A remarkable feature of Mayan blue is its longevity and durability: resistant to acid, solvent, heat and many forms of organic corrosion, samples found on pottery and murals show little evidence of colour deterioration after centuries of exposure to the harsh tropical climate of modern Mexico, Guatemala and Belize. Its use in the murals of the Temple of the Warriors at Chichén Itzà, and in contexts associated with priests, sacrifice and deities suggested that it was held in high regard.
But what was it? Not ground copper, lapis lazuli or azurite, as experiments over a decade ago established. The formula remained illusive until Dean Arnold, of Wheaton College, Wheaton, Illinois, came across a reference in the accessions register of the Field Museum of Natural History, Chicago, to a bowl containing a blue substance from the Sacred Cenote at Chichén Itzà.
Electron analysis of the bowl’s contents revealed the Maya blue formula: a mix of copal (tree resin burned as incense), a clay mineral called palygorskite and small amounts of indigo leaves. Copal incense burns slowly and provides the sustained low heat found to be essential for the pigment’s creation.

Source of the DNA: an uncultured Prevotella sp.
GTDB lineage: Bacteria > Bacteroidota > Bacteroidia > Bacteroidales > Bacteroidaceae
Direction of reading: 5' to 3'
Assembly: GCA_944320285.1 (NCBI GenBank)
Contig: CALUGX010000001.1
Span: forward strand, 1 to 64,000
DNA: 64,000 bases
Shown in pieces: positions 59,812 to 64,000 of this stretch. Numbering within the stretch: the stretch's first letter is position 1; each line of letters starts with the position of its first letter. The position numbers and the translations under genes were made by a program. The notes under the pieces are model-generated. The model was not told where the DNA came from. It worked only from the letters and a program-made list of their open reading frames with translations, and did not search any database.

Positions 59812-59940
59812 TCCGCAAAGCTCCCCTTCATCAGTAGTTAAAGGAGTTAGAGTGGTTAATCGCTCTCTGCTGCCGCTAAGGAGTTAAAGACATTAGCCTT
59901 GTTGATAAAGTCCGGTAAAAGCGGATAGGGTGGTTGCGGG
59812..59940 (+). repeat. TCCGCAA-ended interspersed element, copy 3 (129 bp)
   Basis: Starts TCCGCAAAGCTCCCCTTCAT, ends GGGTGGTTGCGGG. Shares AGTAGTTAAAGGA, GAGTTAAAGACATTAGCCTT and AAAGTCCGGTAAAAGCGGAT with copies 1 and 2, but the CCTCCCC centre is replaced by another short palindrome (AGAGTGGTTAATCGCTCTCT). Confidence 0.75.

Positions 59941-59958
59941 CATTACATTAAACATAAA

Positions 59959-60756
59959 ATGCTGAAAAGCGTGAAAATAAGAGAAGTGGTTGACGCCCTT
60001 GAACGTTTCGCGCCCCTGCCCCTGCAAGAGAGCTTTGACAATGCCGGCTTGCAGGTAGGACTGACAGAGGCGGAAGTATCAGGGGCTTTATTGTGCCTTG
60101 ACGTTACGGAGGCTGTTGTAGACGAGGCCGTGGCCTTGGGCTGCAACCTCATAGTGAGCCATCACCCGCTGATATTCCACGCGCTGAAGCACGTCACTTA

The authors conclude that the act of combining and burning the ingredients was part of a ritual in which the incense was offered to the rain god Chaak, who responded with the gift of Mayan blue, symbol of water. This gift was then, in its turn, used to anoint the precious offerings (including humans) offered back to the god by being thrown into the sacred well.
Supporting this theory are the large number of objects with blue paint on them that were retrieved from the Sacred Cenote when it was dredged in 1910, along with a layer of blue silt found at the bottom of the cenote, made of pigment washed off the sacrificial objects thrown into the well. •
This article is an extract from the full article published in World Archaeology Issue 29. Click here to subscribe